UTT has also included eight Indian youth players in the squad with an aim to give the younger generation an experience of the highest level that will help them learn the sport’s best practices. Moreover, six Indian coaches will work along with six foreign coaches, making UTT a unique model that promotes holistic development of the game.

I would debate on UTT’s goal of helping India win a medal at the 2024 Olympic Games, but their mission to be a ‘world class league that inspires the youth, entertains and engages fans, drives development at grassroots level and delivers value to all the stakeholders’ is certainly achievable.

The Indians have been performing well by not only winning medals at the Commonwealth Games but also at the world level, but they lack consistency. The league is scheduled for a duration of three weeks, but the enthusiasm of the athletes around it and their fight to make it to the squad will be year round, adding a new goal for Indian players of all age categories. This addition will change their preparations and will certainly push them out of their comfort zone to match the level of the foreign players. Additionally, UTT will be watched by millions of Indians on TV, which puts a positive pressure on Indians to perform to the best of their abilities and come back as improved players in the next season.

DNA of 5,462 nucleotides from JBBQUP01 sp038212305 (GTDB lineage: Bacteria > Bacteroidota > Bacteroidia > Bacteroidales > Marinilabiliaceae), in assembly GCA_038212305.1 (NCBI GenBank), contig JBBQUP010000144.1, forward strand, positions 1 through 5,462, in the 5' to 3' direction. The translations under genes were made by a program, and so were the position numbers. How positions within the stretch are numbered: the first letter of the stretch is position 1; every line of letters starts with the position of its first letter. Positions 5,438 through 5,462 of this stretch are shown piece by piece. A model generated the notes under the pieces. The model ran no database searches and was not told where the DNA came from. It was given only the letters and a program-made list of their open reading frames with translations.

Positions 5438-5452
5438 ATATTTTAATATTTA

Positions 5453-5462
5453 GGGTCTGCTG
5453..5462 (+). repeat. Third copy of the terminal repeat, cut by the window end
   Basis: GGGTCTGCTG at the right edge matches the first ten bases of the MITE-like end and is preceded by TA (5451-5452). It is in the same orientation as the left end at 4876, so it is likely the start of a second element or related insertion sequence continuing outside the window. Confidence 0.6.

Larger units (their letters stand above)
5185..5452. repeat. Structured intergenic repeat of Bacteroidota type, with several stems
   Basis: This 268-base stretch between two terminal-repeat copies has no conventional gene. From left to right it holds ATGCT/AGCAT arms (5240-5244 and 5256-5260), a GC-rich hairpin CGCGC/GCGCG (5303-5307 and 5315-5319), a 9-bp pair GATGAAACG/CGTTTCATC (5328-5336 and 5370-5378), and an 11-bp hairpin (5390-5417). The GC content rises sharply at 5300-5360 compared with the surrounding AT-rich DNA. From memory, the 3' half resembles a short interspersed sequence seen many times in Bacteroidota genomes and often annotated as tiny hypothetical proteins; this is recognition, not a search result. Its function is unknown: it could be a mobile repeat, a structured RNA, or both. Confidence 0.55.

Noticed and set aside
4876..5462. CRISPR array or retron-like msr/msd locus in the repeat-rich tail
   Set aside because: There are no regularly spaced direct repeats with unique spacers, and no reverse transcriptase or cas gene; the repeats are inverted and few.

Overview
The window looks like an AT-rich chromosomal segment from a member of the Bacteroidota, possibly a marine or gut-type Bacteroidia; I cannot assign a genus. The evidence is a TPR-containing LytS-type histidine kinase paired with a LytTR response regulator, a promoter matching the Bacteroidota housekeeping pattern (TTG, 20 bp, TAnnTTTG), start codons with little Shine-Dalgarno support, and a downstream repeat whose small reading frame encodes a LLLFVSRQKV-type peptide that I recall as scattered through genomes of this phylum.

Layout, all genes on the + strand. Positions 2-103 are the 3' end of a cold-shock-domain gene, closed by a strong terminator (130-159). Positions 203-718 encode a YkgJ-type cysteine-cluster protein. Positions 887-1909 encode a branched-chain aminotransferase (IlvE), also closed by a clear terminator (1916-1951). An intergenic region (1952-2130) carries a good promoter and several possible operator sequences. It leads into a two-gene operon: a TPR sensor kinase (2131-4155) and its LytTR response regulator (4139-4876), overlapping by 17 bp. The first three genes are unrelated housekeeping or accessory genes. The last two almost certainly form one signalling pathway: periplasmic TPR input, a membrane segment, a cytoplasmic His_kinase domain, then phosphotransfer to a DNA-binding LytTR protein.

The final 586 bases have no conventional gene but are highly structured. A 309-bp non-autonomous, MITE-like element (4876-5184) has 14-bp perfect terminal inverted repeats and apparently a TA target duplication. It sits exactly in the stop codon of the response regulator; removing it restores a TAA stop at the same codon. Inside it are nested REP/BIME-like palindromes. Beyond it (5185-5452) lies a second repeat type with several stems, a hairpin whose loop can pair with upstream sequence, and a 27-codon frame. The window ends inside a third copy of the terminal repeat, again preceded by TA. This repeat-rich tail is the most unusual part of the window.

From a marketing perspective, ESPL needs to ensure that the four Ps fit well in UTT’s unique model. UTT is a low cost league, unlike the Pro Kabaddi League or the Indian Badminton League, and the focus of the organisers is assuredly single-minded on the development of the sport. ESPL has been very clear about it. However, the commercial success of the league is important for ESPL and the broadcasters to ensure sustainability of UTT.

The format of the matches means the show will be about two and a half hours. UTT, thus, has to keep the ‘entertainment’ quotient up and include ways to keep the audience hooked to the TV screens for that period of time. On the flip side, the dates of the league do not clash with any of the other sports leagues (IPL, ISL, PKL, PBL) which makes UTT one of the few sports events to watch on TV in India.

The promotion of the league is hoped to be backed by Bollywood celebrities, which will surely build an enthusiasm in the country.

Every Indian table tennis enthusiast is profusely excited about UTT and its potential to promote, develop and change the perception of the sport in India. At the same time, they eagerly await to see the Indian table tennis players earning the recognition they truly deserve.

(The writer is India’s only woman table tennis player to take part in the Olympics, in Beijing in 2008)